Monday, April 9, 2012

Question from the mailbag

We do answer questions sent to our email address (, and I would have answered this one a couple weeks ago but for an astonishing chain of tech issues chez Theresa. Thanks for the question, and sorry I've been so scarce, but the mercury retrograde smote my communication devices with a fire sword of vengeance.  (Yeah, I watched Game of Thrones. Two computers, three phones, and a truck died, but my cable still worked. *ggg*)

So here's the question from Coleen.

I know PPP’s are dear to your heart, so I have a question regarding them.Recently I found the following two examples in my wip:

1) She hesitated, groping for something to say.

2) She craned her neck, trying to catch a last glimpse of him.

I’ve tried rewriting the first as:

She hesitated.


She groped for something to say.


She hesitated as she groped for something to say.

As an editor, which sounds better?

Is example 2 a cumulative modifier?

Let's take the second part first, because that's the easy one. No, that is not a cumulative modifier. There are two actions in that sentence: craning and trying. The first action serves the purpose of the second action. It's the reason she cranes her neck. So I would replace that with an infinitive phrase:

She craned her neck to catch a last glimpse of him.

I would kill the weak verb "trying" unless the fact of the trying is relevant to the action. Usually, it's only relevant if it results in a failure. That is, if she tries and fails to catch a glimpse of him, then you might want to keep it.

She craned her neck to try to catch a last glimpse of him.

I would expect this sentence to be followed by a reaction to the failure to see him. The first rewritten example might be followed by a reaction to seeing him depart. So it's all in what you want to emphasize, her reaction to his departure or her failure to connect with him one last time.

Okay, so that's the second one, and it's a fairly easy, clean, routine sort of line edit. This kind of edit becomes easier to spot with practice, and it won't take a huge amount of thought to correct. But the first example might require a bit more work. The original is:

She hesitated, groping for something to say.

Now, before I get into my comments, I have to point out that we know nothing about the context. This could be a fleeting moment in a dynamic scene, or it could lead into a long passage of introspection. It might be perfect for the moment and the context -- but in my experience, this kind of sentence usually sounds better in an early draft than in a finished scene. It's a conceptual issue rather than an editing issue.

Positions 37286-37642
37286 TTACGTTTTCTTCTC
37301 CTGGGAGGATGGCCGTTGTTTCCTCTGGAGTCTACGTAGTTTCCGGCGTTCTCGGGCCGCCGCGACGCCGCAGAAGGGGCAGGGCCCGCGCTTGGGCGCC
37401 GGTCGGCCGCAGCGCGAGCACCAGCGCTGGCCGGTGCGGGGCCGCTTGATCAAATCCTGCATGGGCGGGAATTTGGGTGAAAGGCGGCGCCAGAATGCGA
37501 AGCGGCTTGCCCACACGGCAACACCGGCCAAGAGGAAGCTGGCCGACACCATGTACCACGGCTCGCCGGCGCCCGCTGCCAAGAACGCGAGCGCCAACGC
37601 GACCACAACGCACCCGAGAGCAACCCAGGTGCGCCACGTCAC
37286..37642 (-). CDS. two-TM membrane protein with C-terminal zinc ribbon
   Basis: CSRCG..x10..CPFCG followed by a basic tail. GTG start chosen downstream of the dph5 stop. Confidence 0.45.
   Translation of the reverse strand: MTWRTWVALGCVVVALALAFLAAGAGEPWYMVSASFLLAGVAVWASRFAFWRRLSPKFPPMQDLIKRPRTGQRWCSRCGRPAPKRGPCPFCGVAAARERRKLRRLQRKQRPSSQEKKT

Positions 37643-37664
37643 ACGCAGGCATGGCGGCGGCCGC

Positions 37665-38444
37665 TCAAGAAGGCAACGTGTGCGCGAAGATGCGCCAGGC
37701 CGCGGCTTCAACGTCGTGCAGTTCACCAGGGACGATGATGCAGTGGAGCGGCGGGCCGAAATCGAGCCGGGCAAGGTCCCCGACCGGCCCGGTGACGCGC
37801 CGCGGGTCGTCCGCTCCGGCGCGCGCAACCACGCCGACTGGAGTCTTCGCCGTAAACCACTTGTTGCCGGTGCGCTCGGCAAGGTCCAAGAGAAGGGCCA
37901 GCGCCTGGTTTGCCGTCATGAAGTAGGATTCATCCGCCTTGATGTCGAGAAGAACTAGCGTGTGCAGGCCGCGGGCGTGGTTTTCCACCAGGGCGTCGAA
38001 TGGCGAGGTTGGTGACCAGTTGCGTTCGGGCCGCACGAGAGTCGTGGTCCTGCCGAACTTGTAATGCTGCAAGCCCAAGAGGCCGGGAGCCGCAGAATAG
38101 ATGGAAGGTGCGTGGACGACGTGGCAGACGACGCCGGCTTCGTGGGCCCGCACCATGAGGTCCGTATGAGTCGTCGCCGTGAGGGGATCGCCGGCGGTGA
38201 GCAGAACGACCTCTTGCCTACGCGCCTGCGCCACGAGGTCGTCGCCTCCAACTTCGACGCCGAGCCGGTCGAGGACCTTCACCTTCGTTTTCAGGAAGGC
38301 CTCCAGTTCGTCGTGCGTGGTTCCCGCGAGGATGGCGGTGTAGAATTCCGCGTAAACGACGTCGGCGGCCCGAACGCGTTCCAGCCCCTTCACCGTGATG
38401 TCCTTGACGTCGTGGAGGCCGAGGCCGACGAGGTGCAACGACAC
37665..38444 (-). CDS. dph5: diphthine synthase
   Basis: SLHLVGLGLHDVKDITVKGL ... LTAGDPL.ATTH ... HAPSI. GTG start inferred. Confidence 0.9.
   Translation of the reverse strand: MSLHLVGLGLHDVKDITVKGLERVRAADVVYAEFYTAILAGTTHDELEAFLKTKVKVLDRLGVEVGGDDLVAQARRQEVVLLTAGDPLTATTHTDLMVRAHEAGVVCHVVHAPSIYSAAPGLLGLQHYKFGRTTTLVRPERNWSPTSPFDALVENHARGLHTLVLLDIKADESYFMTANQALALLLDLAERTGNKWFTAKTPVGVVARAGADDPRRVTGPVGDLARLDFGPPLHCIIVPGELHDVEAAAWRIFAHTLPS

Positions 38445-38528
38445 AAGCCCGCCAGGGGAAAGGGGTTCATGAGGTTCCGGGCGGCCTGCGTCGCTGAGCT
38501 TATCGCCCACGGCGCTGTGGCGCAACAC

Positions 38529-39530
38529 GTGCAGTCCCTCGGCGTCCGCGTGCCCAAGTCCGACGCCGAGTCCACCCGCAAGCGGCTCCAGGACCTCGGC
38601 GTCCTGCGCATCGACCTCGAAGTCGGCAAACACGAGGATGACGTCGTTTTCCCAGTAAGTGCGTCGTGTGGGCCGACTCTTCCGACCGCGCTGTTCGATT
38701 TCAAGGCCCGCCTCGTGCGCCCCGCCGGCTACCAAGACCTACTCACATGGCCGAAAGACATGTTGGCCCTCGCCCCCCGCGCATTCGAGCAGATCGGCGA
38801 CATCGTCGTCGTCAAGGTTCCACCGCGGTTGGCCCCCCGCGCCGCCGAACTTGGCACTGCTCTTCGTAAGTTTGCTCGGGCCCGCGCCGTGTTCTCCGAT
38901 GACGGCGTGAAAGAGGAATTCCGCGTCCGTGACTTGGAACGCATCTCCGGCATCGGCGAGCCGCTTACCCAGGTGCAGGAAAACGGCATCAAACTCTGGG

What's the problem with the concept? Often, this kind of sentence signals that the writer didn't know the character's true response in this moment. The sentence describes the writer's frame of mind during drafting more than the character's frame of mind during the scene action. Often, after some contemplation and revision, the passage containing this kind of sentence will be revised so that the character does have something to say. In the finished scene, if this were followed by a line of dialogue, it would be clear that she had figured out what to say. Again, we don't have a context, but just for example's sake, let's say it is something like--

She hesitated, groping for something to say. "Nigel, I need you to trust me. I can't explain why I was at the bank this afternoon. I made a promise, and telling you more would break that promise."

In this case, it's clear from the dialogue that she can't say  exactly what she wants or needs to say. This makes the first sentence redundant, which means it can be cut.

"But wait," you say. "Maybe we need to indicate a pause before she speaks."

Okay. Maybe so. Do it with an action beat.

She curled the long paper from her straw around and around her index finger. "Nigel, I need you to trust me. I can't explain why I was at the bank this afternoon. I made a promise, and telling you more would break that promise."

The action is futile in that nicely symbolic way that supports the dialogue -- wrapping that paper around her finger is ultimately as meaningless as the words she speaks. The paper is disposable, and so is the explanation she gives him. Her promise to someone else is more important than her need to explain herself to him. And so on. Using a resonant action beat will add subtext to the moment, and it will still indicate the pause we wanted to preserve.

So my advice, with this kind of sentence, is not to tinker with it at all. Get rid of it. Look at what happens around it, and decide if you should replace it with something stronger. But if you really need this sentence -- chances are, you don't, but if you do, replace it with this:

She groped for something to say.

The act of hesitation is implied in the groping.

Good question! Thanks for sending it in!

1 comment:

Susan Taylor said...

Great insight and, yes, so helpful in the recognition of what to keep, what to change, and what needs to be thrown out. Thank you.